“Look for the durability of the franchise. The most important thing to me is figuring out how big a moat  there is around the business. What I love, of course, is a big castle and a big moat with piranhas and crocodiles.”

— Linda Grant, “Striking Out at Wall Street,” U.S. News & World Report, June 12, 1994

“The key to investing is not assessing how much an industry is going to affect society, or how much it will grow, but rather determining the competitive advantage of any given company and, above all, the
durability of that advantage. The products or services that have wide, sustainable moats around them are the ones that deliver rewards to investors.”

— Warren Buffett and Carol Loomis, “Mr. Buffett on the Stock Market,” Fortune, November 22, 1999

We think of every business as an economic castle. And castles are subject to marauders. And in
capitalism, with any castle . . . you have to expect . . . that millions of people out there . . . are thinking
about ways to take your castle away.  Then the question is, “What kind of moat do you have around that castle that protects it?”

— Outstanding Investor Digest, December 18, 2000

“When our long-term competitive position improves . . . we describe the phenomenon as “widening the moat.” And doing that is essential if we are to have the kind of business we want a decade or two from now. We always, of course, hope to earn more money in the short-term. But when short-term and longterm conflict, widening the moat must take precedence. ”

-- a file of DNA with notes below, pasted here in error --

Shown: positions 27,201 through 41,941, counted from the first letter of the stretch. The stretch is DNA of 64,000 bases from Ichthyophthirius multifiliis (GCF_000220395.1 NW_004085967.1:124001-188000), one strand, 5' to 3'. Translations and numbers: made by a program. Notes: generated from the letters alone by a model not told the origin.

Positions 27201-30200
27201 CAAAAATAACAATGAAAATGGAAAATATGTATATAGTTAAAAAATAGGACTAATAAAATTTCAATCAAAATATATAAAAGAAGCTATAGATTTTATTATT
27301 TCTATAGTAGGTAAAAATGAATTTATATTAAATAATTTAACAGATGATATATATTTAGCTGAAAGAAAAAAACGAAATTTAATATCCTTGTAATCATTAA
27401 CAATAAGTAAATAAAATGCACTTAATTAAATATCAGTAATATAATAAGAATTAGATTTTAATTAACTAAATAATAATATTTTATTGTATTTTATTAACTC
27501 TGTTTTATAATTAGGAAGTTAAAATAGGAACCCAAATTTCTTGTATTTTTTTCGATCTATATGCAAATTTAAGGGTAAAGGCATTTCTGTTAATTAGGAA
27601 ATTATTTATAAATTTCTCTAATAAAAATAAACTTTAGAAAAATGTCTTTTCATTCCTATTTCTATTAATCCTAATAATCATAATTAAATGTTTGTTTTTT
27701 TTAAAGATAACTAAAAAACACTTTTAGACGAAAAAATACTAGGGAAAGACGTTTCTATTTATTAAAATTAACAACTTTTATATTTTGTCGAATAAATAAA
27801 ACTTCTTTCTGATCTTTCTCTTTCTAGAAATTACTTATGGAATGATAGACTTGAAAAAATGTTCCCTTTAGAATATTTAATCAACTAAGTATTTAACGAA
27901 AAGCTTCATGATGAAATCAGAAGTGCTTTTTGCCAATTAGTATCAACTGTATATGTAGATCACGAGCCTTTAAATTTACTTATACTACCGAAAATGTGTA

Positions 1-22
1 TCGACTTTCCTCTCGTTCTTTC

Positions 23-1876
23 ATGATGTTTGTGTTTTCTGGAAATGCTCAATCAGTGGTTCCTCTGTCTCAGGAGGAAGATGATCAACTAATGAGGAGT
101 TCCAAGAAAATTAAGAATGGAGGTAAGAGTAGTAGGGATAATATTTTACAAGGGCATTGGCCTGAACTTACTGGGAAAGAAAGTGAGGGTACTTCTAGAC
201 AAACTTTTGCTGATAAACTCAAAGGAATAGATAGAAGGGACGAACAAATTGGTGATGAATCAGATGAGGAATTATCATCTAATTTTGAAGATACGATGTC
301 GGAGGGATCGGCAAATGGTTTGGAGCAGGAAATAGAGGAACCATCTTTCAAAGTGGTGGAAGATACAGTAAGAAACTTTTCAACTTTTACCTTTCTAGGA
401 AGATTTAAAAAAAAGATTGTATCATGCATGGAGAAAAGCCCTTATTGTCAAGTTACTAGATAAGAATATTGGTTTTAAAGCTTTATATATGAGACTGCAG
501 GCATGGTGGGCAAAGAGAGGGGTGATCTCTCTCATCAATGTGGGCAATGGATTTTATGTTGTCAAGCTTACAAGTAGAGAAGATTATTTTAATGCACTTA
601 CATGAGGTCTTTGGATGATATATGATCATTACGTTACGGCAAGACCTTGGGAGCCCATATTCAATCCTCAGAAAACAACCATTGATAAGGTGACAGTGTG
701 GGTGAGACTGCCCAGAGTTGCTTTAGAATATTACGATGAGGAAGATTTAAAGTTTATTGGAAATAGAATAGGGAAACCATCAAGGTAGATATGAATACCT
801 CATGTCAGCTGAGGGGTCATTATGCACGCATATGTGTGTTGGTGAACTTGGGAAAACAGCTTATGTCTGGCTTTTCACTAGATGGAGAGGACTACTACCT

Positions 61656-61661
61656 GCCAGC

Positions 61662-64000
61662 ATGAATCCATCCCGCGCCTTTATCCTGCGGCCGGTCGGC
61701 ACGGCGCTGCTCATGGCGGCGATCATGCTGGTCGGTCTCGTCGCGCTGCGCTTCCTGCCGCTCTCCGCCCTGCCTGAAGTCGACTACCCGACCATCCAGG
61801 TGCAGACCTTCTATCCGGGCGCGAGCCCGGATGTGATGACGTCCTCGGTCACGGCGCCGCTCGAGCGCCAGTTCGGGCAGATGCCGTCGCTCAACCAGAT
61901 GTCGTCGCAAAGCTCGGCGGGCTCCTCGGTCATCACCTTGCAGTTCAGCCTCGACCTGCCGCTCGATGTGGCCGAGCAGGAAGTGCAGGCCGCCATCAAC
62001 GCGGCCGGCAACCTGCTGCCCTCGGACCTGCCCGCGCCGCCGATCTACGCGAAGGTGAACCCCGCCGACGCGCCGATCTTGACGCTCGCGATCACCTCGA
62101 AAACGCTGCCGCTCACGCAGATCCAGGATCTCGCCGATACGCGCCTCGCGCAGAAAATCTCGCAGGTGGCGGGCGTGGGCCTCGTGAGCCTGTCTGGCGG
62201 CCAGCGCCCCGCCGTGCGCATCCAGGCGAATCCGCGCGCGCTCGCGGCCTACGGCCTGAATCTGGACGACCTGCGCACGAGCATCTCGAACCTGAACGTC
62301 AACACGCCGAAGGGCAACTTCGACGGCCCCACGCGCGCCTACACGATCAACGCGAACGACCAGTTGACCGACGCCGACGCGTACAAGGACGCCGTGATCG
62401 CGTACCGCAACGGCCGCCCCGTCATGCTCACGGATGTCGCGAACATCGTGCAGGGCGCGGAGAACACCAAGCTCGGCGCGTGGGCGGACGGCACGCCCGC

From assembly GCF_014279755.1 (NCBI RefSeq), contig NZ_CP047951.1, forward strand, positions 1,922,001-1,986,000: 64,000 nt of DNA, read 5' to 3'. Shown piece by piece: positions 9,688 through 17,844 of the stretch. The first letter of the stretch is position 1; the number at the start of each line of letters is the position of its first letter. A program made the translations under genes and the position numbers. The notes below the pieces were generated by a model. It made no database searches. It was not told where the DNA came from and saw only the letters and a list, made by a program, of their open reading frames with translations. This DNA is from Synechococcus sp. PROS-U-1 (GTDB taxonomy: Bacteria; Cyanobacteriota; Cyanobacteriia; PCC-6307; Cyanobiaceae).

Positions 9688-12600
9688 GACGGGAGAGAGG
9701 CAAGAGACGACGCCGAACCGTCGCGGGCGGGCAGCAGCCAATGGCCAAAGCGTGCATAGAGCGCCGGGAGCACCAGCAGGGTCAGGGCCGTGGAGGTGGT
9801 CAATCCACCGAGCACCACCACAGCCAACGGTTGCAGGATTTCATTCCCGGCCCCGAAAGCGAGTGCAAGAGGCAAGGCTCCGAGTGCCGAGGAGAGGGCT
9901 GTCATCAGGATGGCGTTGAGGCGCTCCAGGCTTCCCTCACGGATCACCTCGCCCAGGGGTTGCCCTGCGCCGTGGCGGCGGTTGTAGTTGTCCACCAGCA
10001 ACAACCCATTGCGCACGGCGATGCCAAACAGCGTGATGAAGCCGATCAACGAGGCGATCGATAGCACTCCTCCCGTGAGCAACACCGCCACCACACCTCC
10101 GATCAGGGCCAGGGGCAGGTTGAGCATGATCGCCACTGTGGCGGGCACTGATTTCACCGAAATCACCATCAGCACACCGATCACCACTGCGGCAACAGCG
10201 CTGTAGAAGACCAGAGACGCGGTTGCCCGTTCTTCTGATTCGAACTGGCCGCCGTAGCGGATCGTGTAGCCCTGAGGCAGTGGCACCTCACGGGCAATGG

— Berkshire Hathaway Letter to Shareholders, 2005

“A truly great business must have an enduring “moat” that protects excellent returns on invested capital. The dynamics of capitalism guarantee that competitors will repeatedly assault any business “castle” that is earning high returns . . . Our criterion of “enduring” causes us to rule out companies in industries prone to rapid and continuous change. Though capitalism’s “creative destruction” is highly beneficial for society, it precludes investment certainty. A moat that must be continuously rebuilt will eventually be no moat at all . . . Additionally, this criterion eliminates the business whose success depends on having a great manager.”

— Berkshire Hathaway Letter to Shareholders, 2007

 

Found via Punchcard Investing Blog